Beverly Hills Golden Shield Locations to Discover
Have you noticed plaques around the city labeled “Golden Shield”? In 2019, the Cultural Heritage Commission and the City Council created the Golden Shield Cultural Recognition Program to honor buildings, sites and entities, including long-standing local businesses or organizations, that contribute to the community’s rich history and culture.
To date, 28 locations have been recognized as Golden Shield sites. Here is where you can find golden plaques for current businesses and attractions to learn more about the city’s 100+ year history:
- Brighton Coffee Shop at 9600 Brighton Way: This coffee shop was operated by Lilly Cooper out of a drive-in market and without a formal name. In 1937, the café relocated to the corner at 9600 Brighton Way and was named Brighton Coffee Shop in 1968 and is visited by generations of Beverly Hills residents and Hollywood stars.
- Edelweiss Chocolates/Grace Young’s Candy Roundup on North Cañon Drive: Once named Grace Young’s Candy Roundup before it was bought by Swiss-born Herman Schmidt, Edelweiss opened in 1942 and is one of the oldest confectioners in the United States. And did you know a famous “I Love Lucy” episode with the candy assembly line was inspired by this confectioner?
- Geary’s Beverly Hills on the sidewalk in front of the entry door: Geary’s Beverly Hills first opened its doors in 1930 at 357 North Beverly Drive and was called the H.L. Geary Art & Gift Shop. By the late 1930s, the store, now called Geary’s, had grown substantially and was revamped and expanded in the 1950s to include an ever-growing assortment of exclusive, luxury merchandise.
- Mickey Fine Pharmacy at 433 North Roxbury Drive: First opened in 1956 as a Schwab’s Pharmacy, the Mickey Fine Pharmacy is one of the only remaining pharmacies in the Los Angeles area with a luncheonette counter and soda fountain. It was then expanded to Mickey Fine Pharmacy & Grill making it not only a pharmacy but also a well-known general goods shop with an operational coffee shop.
- Nate 'n Al Delicatessen on the sidewalk in front of the entry door: Nate ‘n Al Delicatessen is situated within the Golden Triangle and has served generations of the Los Angeles area.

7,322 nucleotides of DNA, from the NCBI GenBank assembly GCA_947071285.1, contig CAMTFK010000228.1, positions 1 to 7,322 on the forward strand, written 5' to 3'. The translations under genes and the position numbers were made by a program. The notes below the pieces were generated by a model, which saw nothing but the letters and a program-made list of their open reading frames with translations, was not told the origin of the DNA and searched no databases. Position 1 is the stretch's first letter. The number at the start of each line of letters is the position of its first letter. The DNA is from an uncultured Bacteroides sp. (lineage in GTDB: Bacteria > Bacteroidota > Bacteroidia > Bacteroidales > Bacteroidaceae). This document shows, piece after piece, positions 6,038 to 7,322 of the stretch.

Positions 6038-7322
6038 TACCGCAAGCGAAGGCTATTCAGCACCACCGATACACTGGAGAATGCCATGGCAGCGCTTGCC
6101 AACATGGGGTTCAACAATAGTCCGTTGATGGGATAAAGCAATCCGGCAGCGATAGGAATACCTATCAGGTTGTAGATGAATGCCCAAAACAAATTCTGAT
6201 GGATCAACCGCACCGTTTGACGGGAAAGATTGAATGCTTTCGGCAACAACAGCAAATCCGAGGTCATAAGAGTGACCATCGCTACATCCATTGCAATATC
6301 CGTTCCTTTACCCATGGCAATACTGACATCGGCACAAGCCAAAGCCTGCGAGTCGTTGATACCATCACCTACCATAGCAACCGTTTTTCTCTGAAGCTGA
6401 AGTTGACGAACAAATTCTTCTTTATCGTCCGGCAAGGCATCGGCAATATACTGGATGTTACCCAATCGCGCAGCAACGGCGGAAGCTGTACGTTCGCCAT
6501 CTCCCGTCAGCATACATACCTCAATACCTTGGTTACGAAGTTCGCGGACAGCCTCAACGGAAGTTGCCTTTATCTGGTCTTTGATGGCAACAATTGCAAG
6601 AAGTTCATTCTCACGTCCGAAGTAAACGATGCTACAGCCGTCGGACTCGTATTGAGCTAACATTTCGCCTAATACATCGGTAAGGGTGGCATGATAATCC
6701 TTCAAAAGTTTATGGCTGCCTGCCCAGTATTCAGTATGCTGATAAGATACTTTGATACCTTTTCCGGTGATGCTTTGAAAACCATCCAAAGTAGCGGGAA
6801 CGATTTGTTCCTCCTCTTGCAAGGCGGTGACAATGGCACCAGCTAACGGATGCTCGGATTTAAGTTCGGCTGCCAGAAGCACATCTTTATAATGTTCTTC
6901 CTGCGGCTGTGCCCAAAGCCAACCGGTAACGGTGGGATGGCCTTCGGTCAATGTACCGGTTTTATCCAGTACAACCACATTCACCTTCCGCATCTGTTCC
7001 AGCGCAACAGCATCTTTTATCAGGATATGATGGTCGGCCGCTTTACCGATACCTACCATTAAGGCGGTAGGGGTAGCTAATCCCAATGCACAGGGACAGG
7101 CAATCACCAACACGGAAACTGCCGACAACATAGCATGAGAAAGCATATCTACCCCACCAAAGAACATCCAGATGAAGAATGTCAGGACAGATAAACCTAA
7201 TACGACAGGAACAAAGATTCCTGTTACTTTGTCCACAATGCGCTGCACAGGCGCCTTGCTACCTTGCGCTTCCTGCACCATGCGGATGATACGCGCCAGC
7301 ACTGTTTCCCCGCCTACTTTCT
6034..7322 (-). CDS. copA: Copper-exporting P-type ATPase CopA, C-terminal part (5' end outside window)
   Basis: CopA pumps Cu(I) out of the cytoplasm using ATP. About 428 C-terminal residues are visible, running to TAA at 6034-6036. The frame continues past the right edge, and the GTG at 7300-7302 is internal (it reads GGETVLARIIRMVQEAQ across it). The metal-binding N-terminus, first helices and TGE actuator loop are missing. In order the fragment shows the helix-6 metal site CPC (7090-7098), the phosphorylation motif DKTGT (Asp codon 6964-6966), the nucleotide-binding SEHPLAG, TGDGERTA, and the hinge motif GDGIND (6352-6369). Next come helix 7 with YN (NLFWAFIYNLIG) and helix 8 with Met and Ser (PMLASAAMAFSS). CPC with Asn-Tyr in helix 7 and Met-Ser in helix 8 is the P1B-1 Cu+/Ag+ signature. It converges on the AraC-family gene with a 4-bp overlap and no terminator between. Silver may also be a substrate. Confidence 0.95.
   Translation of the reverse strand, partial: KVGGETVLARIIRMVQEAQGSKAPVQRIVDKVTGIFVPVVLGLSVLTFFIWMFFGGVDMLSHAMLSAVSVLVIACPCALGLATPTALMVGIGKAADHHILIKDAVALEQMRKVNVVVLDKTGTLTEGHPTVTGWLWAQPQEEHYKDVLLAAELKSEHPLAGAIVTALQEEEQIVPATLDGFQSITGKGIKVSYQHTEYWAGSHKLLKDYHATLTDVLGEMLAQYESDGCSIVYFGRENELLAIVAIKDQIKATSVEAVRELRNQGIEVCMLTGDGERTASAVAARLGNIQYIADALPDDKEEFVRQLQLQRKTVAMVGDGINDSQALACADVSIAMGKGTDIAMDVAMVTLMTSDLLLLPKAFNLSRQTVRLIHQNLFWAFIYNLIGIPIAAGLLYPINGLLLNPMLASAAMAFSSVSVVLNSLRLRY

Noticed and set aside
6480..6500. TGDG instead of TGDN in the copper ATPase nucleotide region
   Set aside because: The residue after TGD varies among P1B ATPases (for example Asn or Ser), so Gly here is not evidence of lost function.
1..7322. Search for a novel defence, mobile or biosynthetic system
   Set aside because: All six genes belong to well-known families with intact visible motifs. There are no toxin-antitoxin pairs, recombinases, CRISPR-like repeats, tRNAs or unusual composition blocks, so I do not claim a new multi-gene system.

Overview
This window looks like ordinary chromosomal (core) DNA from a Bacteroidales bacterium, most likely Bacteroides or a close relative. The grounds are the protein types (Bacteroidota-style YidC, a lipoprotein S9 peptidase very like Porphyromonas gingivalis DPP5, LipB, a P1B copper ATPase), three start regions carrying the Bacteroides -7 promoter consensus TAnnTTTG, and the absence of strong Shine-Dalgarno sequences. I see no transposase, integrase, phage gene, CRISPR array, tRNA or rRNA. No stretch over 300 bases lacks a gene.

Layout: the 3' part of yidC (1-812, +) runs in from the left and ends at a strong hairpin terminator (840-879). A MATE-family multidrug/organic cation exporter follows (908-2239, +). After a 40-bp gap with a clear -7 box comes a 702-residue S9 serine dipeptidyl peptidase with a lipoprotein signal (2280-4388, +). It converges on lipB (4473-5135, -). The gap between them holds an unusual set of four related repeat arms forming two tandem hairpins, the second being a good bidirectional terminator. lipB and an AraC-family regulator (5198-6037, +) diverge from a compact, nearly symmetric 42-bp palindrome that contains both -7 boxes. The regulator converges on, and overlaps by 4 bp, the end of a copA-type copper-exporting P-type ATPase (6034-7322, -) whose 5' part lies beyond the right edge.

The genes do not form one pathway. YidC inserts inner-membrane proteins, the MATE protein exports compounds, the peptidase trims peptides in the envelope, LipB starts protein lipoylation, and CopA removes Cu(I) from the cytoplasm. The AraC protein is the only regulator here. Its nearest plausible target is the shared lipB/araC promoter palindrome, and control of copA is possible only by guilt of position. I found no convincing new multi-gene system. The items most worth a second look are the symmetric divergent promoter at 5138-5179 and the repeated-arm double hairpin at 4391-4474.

- Original Lawry’s Restaurant on the sidewalk at Lawry’s building: Located along what is known as “Restaurant Row,” the upscale steakhouse opened as Lawry’s The Prime Rib in a modest one-story building designed by architect Wayne McAllister. In 1993, the business moved back across the street to an even larger two-story building designed by master architect Gin Wong.
- Pioneer Hardware at 439 North Beverly Drive: Known as the “hardware store to the stars,” Pioneer Hardware was located on North Beverly Drive until its move to Crescent Drive where it operates today. The client list included everyone from Jimmy Stewart to Marilyn Monroe and Sidney Poitier. This is also the place where Gene Kelly bought a pair of roller skates to use in the 1955 movie “It’s Always Fair Weather.”
Golden Shields also honor the legacy of significant sites, homes and businesses that have since closed:
- Ah Fong’s on the sidewalk near the current entry into Bank of America: Established by “The Shanghai Cobra” actor Benson Fong, this eatery was popular amongst celebrities and Beverly Hills residents for its Cantonese cuisine until its closing in 1985.
- Beverly Hills Nurseries on the sidewalk at the "point" created by Wilshire Boulevard and Santa Monica Boulevard: This retail nursery supplied the majority of plantings for the vast landscaping needs of the city.
- Beverly Hills Speedway on the corner of Bedford Drive/Wilshire Boulevard and Beverly Drive/Olympic Boulevard: These plaques mark the public entrance and VIP entrance of the legendary, multi-functional, 1.25mile Beverly Hills Speedway that hosted horse shows, polo games and auto racing events that brought in thousands of visitors to Beverly Hills. The all-wooden speedway was the first track in the United States to be designed with banked turns using a spiral easement curve.
- Carroll & Company on the southeast corner of South Santa Monica Boulevard & North Rodeo Drive: This shield sits where the double door entry of a men’s clothier, favored by everyone from Frank Sinatra to Ronald Reagan, which operated for 43 years and helped establish Rodeo Drive and the Golden Triangle as a retail hub for luxury brands.
- Don Loper Salon at 152 South Rodeo Drive: At this location was the famed couture salon by Don Loper who was known for his lavish gowns and Hollywood glamour. Loper designed pieces for everyone from Ella Fitzgerald to Judy Garland and Joan Crawford. Loper expanded his portfolio to include interior design as he worked on projects including the ballroom at the Beverly Hills Hotel in 1947.
- Doña Maria Rita Valdez de Villa Homestead at the northwest corner of Alpine Drive & Sunset Boulevard: This is considered the first home built in Beverly Hills. Over the years, the Rancho changed owners a few times, but the land that was once Maria Rita’s was officially incorporated as the City of Beverly Hills in 1914.